Thursday, July 16, 2009

Of Muskets and Memories, Part 2

I have a special place in my heart for Joshua Lawrence Chamberlain, arguably one of the most important fighters for the Union at the Battle of Gettysburg. He and his men, of the 20th Maine, held the Confederates back from taking a hill called Little Round Top, on the second day of fighting at Gettysburg. In his incredible book, The Killer Angels, Michael Shaara tells the story of how these men held "the line at all costs," as they were directed to do by their commander.



As good as this book is, reading about Gettysburg is one thing. Actually being there, standing on Little Round Top in the woods where these men made their stand, is something else entirely.



From Gettysburg PA


Here is the first monument that we find, walking into the woods. It marks the extreme right of this particular skirmish; Luke and Owen are walking into the woods where the Confederates were running up the hill, 146 years ago almost to the day.



From Gettysburg PA


Perhaps 100 feet away - maybe, not even that - is the monument marking this as the place where the 20th Maine made their historic stand. It tells how, outnumbered and out of ammunition, Chamberlain and his men, including his little brother, kept the Confederates back. When they finally ran out of ammo, Chamberlain ordered a bayonet charge to hold the line; amazingly, it worked.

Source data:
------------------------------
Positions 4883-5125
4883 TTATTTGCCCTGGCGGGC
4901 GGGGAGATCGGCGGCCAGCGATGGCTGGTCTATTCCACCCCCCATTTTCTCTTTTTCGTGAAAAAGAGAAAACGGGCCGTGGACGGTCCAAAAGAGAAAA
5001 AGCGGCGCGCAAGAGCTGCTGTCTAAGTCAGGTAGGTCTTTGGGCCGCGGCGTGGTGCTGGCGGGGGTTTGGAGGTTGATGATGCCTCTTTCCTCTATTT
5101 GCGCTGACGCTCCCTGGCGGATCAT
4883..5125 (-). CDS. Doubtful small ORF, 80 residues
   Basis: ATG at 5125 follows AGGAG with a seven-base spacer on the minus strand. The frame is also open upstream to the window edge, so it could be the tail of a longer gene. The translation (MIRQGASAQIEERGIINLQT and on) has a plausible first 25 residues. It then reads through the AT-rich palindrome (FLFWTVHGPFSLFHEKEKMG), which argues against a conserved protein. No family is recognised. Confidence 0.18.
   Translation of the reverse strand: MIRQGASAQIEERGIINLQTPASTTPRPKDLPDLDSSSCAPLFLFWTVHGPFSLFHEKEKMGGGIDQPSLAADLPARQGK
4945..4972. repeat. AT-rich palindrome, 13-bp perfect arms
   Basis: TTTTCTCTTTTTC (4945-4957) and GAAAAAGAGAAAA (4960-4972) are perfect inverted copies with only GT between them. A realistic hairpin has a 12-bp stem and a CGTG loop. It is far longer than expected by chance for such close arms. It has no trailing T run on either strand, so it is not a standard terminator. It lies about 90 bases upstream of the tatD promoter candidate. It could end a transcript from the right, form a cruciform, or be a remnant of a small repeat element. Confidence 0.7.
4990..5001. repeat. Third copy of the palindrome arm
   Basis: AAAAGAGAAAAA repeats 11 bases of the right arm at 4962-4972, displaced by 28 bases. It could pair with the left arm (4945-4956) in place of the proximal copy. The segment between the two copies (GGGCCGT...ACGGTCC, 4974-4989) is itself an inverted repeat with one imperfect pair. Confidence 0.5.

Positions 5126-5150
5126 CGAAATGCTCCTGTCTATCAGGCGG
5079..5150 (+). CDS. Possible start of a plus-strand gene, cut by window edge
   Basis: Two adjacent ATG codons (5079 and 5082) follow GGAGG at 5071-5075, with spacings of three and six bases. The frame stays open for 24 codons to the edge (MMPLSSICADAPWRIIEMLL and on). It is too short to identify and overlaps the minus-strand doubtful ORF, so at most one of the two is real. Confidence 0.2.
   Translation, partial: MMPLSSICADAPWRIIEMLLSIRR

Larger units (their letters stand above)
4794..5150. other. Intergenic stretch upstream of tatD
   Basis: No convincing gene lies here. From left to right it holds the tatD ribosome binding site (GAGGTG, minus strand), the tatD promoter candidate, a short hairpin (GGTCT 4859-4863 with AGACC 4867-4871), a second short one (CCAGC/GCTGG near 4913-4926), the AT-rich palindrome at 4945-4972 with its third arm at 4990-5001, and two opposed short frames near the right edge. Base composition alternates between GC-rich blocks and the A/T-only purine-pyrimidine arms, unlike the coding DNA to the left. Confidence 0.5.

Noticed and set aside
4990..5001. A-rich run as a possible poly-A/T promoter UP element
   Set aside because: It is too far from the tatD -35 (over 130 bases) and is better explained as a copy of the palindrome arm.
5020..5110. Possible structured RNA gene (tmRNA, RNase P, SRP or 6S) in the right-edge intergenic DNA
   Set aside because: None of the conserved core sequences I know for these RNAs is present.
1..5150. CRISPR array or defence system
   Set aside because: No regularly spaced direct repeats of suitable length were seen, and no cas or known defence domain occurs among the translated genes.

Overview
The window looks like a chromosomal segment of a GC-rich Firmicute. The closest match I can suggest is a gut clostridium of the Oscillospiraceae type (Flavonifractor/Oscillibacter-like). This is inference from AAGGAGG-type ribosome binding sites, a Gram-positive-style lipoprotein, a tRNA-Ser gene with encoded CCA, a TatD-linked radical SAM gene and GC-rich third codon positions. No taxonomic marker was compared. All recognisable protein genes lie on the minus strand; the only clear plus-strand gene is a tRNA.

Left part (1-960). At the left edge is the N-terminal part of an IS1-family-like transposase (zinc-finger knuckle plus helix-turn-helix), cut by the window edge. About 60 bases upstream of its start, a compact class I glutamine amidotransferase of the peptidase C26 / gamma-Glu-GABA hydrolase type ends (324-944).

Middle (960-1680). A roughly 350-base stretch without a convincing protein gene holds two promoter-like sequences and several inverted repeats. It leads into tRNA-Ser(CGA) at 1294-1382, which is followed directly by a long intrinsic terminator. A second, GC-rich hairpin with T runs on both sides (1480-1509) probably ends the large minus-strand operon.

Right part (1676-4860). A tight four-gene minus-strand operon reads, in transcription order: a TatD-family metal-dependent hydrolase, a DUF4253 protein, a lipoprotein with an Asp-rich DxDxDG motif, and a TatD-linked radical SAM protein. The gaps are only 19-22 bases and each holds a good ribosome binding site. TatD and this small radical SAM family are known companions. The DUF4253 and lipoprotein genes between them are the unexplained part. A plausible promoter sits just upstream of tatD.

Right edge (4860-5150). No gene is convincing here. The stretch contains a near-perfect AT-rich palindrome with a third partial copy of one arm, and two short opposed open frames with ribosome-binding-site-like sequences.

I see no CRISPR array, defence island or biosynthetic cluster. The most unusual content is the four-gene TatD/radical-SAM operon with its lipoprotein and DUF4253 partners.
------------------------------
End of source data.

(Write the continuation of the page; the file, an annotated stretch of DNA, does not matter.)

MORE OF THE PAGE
From Gettysburg PA


And then, another hundred or so feet from that monument was this one, marking the extreme left of Chamberlain's fight. Standing here gave me goosebumps, because this wasn't just the end of the 20th Maine's fighters - it was the extreme left of the whole Union army. If the Confederates had broken through here, we might be a slave-holding nation still. Isn't that just freaky to contemplate?



We camped in a great campground right near the battlefield, so Ben let me go back to Gettysburg myself for a few hours, while he and the boys played mini-golf and ate ice cream. (One thing that was kind of jarring about Gettysburg was the mix of solemn battle history, and the intrusions of the modern world. Giant billboards advertised great used cars at Battlefield Kia, and then there was our personal favorite, Pickett's Buffet. General Pickett was the Confederate General best known for leading thousands of southern fighters in a charge, a mile wide, that was annihilated by the Union cannons at the top of Cemetery Ridge; why in heck name a restaurant after him?)



From Gettysburg PA


This picture gives a sense of the 6,000-plus acre National Park; monuments everywhere, surrounded by quiet green grass, wildflowers, and the occasional plaque explaining what went on in detail. It is perfect.



From Gettysburg PA


When I took this picture, I stood where the Union soldiers and their cannons held back the mile-wide, thousands-strong charge known to history as Pickett's charge (although, as the sign points out, others were involved, too). I took this pic through tears, because I could almost see the Confederates charging and screaming their rebel yell, from those trees visible in the distance.



From Gettysburg PA


Much like the memorials in the grass, the cannons are set up just as they were during the battle. It is eerie, and again perfect.